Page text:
5.) Doing Sand changes because of consistent cloudy water are usually a waste of time unless the pool gets an extremely large amount of dirt and debris on a regular basis. This will cause dirt and debris to blow back into the pool even after backwashing for 2 minutes or longer, and will result in debris that is vacuumed immediately blowing back through the return lines. Another problem is broken laterals. These result in sand blowing back into the pool. I have had commercial size pools with residential filters that “Did not Need” a sand change and still kept the water clear after 15 years of usage. On the other hand I have had pools next to active farm land that needed one every year due to the winds blowing ½” of dirt into the pool every week. If you don’t have these problems, a sand change every 10 years might not be necessary. Look for the signs listed here, and make sure everything else is adjusted properly first. Getting cloudy water when you let the chemicals get out of whack is a guaranteed thing with a sand filter. It’s not the filters fault. Put in the additives and fix the problem and go on with life. If everything is adjusted as it should be, and the water turns cloudy, and the problem continues, consider a sand change.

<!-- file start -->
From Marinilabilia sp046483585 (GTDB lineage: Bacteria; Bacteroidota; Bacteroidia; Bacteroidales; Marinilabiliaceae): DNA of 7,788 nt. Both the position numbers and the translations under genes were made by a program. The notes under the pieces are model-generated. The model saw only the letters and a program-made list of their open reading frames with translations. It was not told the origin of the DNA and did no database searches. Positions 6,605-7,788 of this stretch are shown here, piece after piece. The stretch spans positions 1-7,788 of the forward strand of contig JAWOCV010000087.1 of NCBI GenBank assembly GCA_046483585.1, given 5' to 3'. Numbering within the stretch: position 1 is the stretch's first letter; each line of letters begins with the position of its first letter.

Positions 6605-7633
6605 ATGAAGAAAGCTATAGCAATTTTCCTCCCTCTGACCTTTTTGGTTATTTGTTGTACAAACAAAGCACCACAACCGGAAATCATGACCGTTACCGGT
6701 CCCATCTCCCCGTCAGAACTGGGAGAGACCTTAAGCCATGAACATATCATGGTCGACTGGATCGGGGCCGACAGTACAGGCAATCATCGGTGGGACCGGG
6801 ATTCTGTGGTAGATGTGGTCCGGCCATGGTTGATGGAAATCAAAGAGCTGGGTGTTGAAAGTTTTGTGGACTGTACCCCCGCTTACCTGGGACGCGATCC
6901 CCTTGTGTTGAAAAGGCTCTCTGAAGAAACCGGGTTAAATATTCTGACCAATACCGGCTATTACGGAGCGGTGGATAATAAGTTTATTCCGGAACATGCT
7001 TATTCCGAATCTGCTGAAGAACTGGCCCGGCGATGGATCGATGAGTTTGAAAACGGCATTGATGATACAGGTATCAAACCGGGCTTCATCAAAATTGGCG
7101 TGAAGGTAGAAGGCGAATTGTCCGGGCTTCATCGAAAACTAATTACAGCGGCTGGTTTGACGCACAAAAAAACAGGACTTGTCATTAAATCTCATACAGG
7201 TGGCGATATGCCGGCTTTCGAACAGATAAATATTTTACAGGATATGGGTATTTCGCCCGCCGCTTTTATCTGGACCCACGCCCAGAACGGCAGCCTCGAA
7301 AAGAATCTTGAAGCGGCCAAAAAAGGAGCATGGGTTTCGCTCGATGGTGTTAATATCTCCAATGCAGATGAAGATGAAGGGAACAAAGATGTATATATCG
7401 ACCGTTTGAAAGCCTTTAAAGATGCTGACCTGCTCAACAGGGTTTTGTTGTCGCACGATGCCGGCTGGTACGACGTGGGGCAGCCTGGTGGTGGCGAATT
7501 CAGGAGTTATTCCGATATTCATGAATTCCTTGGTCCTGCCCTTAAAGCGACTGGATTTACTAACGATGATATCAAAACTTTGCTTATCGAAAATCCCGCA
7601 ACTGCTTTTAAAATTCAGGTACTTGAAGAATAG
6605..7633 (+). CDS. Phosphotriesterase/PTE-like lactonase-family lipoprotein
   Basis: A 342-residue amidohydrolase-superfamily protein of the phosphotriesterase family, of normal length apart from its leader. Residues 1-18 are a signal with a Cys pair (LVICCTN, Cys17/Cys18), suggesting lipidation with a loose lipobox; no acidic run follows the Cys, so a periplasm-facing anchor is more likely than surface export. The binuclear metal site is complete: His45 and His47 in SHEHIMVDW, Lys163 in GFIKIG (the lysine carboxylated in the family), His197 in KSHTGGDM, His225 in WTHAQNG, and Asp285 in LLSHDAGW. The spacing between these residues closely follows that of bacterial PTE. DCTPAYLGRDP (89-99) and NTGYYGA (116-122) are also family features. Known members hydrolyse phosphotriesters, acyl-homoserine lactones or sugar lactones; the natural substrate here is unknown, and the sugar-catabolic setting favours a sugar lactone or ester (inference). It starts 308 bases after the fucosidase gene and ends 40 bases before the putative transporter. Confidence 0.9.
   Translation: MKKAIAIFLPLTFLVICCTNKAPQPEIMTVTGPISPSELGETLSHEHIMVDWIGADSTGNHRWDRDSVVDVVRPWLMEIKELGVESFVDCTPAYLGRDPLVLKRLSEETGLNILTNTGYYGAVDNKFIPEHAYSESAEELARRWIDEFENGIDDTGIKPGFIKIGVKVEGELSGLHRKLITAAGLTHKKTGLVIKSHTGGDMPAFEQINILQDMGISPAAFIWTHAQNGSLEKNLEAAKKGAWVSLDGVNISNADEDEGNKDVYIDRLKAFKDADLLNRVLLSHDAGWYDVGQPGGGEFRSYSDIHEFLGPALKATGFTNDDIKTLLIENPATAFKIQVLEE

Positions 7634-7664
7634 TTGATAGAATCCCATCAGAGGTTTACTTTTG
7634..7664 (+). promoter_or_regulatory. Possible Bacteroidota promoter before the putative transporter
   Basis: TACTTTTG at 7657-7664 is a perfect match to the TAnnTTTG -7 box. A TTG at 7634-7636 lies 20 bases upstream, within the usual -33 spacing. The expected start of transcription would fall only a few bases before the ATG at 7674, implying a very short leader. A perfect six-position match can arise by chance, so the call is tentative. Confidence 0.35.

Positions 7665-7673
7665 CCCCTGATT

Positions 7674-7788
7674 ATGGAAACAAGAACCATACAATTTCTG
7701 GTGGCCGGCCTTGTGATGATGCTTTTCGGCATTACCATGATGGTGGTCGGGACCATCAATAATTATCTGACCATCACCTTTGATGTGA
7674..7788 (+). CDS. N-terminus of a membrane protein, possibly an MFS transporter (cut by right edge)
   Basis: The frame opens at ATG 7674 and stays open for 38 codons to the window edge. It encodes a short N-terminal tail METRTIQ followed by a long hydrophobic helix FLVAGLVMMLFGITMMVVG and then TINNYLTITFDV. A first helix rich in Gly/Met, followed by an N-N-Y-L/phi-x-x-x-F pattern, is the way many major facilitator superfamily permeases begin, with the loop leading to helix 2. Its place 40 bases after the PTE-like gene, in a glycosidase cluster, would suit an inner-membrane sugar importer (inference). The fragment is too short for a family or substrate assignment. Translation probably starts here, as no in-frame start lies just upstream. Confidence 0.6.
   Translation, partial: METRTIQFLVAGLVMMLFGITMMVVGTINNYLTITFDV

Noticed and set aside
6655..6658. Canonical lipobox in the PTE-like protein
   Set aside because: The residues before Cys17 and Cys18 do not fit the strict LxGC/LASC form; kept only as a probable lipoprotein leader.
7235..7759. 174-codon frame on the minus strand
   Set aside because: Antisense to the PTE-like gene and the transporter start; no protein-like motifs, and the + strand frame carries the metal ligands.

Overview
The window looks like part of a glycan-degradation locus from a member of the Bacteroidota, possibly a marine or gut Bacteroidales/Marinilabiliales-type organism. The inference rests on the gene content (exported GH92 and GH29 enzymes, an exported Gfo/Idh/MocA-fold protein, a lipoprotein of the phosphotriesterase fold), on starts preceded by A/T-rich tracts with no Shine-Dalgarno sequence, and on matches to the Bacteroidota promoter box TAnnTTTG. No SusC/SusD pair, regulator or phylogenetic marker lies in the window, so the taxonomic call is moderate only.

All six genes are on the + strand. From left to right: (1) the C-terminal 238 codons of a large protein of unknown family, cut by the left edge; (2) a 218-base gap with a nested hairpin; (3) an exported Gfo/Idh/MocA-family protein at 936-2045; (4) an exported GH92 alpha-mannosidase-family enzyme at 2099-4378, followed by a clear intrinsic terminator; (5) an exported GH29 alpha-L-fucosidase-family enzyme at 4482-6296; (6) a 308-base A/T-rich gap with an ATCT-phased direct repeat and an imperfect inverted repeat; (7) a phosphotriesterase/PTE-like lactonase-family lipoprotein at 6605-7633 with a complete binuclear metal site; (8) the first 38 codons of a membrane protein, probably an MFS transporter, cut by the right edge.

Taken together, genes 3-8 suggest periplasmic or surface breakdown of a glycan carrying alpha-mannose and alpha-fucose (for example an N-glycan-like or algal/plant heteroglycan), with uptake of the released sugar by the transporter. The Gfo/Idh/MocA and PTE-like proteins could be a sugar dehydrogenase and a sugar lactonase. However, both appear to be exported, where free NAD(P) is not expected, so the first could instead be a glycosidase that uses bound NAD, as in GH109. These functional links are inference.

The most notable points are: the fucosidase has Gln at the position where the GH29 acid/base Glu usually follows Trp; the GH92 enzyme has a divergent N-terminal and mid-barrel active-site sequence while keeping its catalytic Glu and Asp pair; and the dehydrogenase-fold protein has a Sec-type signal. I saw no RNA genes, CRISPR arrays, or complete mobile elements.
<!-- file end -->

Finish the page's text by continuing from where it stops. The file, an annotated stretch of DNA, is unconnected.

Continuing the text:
6.) That said, a sand change is about 1/3 – ½ of the cost of a new D.E. filter. If you are maintaining the pool yourself, and you stay on top of things and check it every week or two, a D.E. filter will keep your water from ever turning green again. (As long as the filter is properly maintained, backwashed and cleaned according to the manufacturers specs, and the water flow is adjusted as it should be, even if you put in no chemicals the water will remain clear. Yes your walls will be green and black slime, but your water will be clear. If your attention to detail is so poor on water chemistry however, chances are you will destroy the grids in a D.E. filter. Stick with the sand. If you have a professional who knows what he is doing servicing your pool, or you service your pool and stay on top of things, you can cut your operation costs by about 25% both in electric and in chemicals because of the added filtration. Usually this means that those that are “attentive” will get their additional costs back within 2 years, and the water will truly sparkle due to the upgrade. 

            7.) Again, if you “MIGHT” be a little careless, or you “MIGHT” turn the property into a rental, STICK WITH THE SAND FILTER even if the renters let the pool turn into a swamp, drain, chlorine rinse the pool, dump an extra gallon of bleach into the filter and let it sit for an hour, backwash for 5-10 minutes, and you should be back in business. Every time you make that mistake with a D.E. or a Cartridge filter it will cost you $200-300.00 and a cartridge filter can never clean up a bad case of algae in the water, without a tremendous amount of time and effort.

            8.) Upkeep on Sand filters usually ends up being about 300-500 every 5 years. (Note: Never get sand filters that are held together with dozens of bolts. It is almost always more expensive to do a sand change on this type than it is to buy a whole new filter.